Fighting for the protection and liberation of Black lives.
Black Lives Matter Seattle-King County is a social advocacy organization fighting for the protection and liberation of Black Life through advocacy and direct action.
We believe that all Black lives matter, regardless of actual or perceived sexual identity, gender identity, gender expression, economic status, ability, disability, religious beliefs or disbeliefs, immigration status, or location.
BLMSKC centers leadership on Black femmes, women, queer and trans people dismantling anti-black systems and policies of oppression.
Black Lives Matter fights for the whole of Black Life. With partners, we prompted King County to declare racism a public health crisis, then provided free medical and social services during a Black-Led Wellness Weekend. With our allies in the labor movement, we lead the #StrikeForBlackLives.
We lift up our community voices. In a matter of weeks, our volunteers raised and granted a quarter-million dollars to Black media, Black legal aid, and other Black community organizations. We center leadership on Black femmes, women, queer, and trans people.
Our fight is collective, urgent, and endurant.
Our Guiding Principles
Every day, we recommit to healing ourselves and each other, and to co-creating alongside comrades, allies, and family a culture where each person feels seen, heard, and supported.
- We are committed to Black-led chapters and we center Black leadership.
- We acknowledge, respect, and celebrate differences and commonalities.
- We work vigorously for freedom and justice for Black people and, by extension, all people.
- We intentionally build and nurture a beloved community that is bonded together through a beautiful struggle that is restorative, not depleting.
- We are unapologetically Black in our positioning. In affirming that Black lives matter, we need not qualify our position. To love and desire freedom and justice for ourselves is a prerequisite for wanting the same for others.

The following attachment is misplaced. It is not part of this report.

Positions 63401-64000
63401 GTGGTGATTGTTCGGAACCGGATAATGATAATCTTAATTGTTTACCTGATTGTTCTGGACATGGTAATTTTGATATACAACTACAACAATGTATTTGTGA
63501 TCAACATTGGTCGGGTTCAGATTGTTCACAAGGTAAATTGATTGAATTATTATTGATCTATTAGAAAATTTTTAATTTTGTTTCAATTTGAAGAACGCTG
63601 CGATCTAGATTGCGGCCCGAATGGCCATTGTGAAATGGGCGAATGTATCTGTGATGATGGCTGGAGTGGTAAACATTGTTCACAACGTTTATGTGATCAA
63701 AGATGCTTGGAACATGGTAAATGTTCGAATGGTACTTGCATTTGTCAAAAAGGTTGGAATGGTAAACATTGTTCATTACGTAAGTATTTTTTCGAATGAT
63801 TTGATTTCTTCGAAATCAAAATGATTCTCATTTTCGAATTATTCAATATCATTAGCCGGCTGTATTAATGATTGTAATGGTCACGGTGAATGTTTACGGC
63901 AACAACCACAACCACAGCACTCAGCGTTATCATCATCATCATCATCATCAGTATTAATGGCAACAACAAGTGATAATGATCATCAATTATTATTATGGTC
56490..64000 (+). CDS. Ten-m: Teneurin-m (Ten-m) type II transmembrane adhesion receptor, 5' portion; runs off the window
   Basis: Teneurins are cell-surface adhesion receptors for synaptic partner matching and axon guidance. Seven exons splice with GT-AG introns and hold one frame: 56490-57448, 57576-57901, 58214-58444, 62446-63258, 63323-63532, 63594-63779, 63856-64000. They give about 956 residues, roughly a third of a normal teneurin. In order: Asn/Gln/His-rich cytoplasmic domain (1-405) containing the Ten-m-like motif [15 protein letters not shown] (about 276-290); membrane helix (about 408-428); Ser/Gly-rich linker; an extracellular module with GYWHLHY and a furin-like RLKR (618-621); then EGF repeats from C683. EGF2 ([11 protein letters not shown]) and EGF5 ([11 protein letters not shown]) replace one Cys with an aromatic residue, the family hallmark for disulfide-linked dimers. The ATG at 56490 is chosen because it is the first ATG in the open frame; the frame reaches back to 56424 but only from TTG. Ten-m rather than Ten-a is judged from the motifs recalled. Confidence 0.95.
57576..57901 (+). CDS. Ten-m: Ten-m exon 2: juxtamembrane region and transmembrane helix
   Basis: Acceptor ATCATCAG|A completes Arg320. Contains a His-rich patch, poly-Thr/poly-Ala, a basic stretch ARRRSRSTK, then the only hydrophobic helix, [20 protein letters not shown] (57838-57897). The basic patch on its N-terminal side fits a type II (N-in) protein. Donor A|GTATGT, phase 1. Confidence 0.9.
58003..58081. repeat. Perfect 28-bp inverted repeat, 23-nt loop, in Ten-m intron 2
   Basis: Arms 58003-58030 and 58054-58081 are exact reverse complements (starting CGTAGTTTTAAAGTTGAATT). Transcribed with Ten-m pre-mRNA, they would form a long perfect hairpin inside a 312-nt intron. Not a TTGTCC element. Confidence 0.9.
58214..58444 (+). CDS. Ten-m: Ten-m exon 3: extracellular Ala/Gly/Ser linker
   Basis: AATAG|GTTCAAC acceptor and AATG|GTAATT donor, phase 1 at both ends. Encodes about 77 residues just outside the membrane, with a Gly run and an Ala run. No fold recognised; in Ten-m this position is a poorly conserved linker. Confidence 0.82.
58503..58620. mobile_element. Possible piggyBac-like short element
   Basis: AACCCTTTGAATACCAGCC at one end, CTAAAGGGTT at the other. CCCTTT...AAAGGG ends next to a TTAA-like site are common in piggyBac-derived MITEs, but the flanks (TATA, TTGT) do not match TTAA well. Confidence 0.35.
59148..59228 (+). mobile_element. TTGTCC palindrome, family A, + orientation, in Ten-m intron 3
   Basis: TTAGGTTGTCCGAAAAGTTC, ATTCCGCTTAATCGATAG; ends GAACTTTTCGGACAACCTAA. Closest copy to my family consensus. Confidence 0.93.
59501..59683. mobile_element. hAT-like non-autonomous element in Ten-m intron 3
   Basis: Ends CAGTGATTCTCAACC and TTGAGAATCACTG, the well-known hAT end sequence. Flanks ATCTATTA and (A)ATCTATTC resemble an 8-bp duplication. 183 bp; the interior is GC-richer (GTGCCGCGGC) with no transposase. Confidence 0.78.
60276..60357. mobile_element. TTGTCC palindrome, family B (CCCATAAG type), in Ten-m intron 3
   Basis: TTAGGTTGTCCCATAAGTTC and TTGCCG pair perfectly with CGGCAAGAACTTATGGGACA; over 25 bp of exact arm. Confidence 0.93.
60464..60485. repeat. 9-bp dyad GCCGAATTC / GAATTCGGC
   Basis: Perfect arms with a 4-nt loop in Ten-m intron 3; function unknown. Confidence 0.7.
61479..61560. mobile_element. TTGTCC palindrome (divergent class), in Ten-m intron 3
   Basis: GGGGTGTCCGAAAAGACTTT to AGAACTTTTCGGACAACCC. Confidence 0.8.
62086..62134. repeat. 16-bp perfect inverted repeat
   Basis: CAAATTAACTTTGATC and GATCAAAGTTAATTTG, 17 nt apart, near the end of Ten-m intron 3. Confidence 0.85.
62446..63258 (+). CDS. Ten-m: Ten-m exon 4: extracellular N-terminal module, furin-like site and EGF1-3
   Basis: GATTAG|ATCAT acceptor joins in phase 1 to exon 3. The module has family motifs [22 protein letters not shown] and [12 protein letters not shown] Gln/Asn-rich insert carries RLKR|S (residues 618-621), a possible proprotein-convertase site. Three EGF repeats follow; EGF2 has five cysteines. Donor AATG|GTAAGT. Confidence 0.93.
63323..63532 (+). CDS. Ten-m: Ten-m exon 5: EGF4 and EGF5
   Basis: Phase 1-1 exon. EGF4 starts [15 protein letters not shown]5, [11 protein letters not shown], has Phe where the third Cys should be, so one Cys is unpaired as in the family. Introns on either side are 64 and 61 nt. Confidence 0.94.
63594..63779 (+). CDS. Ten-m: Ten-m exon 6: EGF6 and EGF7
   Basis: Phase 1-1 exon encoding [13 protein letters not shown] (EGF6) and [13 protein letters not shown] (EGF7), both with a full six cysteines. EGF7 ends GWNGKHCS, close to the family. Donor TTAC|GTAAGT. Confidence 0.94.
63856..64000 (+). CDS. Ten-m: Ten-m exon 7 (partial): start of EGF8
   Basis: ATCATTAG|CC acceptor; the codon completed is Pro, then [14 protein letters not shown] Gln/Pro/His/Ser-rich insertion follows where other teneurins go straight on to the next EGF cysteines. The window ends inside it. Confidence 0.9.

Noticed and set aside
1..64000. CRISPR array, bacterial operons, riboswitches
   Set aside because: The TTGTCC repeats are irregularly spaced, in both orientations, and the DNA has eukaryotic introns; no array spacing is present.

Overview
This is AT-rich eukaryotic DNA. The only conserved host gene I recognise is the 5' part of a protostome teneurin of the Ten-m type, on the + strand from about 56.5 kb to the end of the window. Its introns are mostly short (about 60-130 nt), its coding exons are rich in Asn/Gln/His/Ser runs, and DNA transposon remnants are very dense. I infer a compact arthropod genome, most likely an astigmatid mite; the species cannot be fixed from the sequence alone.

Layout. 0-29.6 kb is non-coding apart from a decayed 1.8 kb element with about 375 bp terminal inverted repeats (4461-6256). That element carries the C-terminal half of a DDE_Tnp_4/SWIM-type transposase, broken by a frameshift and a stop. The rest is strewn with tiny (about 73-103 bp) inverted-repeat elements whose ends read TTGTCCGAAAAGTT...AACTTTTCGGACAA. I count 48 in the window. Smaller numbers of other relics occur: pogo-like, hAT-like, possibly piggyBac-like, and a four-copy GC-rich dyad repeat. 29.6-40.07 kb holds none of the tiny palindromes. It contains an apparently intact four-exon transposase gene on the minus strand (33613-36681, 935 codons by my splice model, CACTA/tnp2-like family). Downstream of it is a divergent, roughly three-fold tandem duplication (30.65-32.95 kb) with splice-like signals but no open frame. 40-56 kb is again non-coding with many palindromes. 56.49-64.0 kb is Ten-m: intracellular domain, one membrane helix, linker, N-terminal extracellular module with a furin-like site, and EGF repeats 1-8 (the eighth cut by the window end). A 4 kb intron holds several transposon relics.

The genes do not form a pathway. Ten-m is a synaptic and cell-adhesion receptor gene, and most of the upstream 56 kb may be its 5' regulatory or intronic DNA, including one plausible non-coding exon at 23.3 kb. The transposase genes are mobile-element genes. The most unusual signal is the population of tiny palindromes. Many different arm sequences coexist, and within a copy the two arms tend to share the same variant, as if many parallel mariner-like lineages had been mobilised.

- We see ourselves as part of the global Black family, and we are aware of the different ways we are impacted or privileged as Black people who exist in different parts of the world.
- We are guided by the fact that all Black lives matter, regardless of actual or perceived sexual identity, gender identity, gender expression, economic status, ability, disability, religious beliefs or disbeliefs, immigration status or location.
- We make space for transgender brothers and sisters to participate and lead.
- We are self-reflexive and do the work required to dismantle cisgender privilege and uplift Black trans folk, especially Black trans women who continue to be disproportionately impacted by trans-antagonistic violence.
- We build a space that affirms Black women and is free from sexism, misogyny and environments in which men are centered.
- We practice empathy. We engage comrades with the intent to learn about and connect with their contexts.
- We make our spaces family-friendly and enable parents to fully participate with their children.
- We dismantle the patriarchal practice that requires mothers to work “double shifts” so that they can mother in private even as they participate in public justice work.
- We disrupt the Western-prescribed nuclear family structure requirement by supporting each other as extended families and “villages” that collectively care for one another, especially our children, to the degree that mothers, parents and children are comfortable.
- We foster a queer‐affirming network. When we gather, we do so with the intention of freeing ourselves from the tight grip of heteronormative thinking, or rather, the belief that all in the world are heterosexual (unless s/he or they disclose otherwise).
- We cultivate an intergenerational and communal network free from ageism. We believe that all people, regardless of age, show up with the capacity to lead and learn.
- We embody and practice justice, liberation, and peace in our engagements with one another.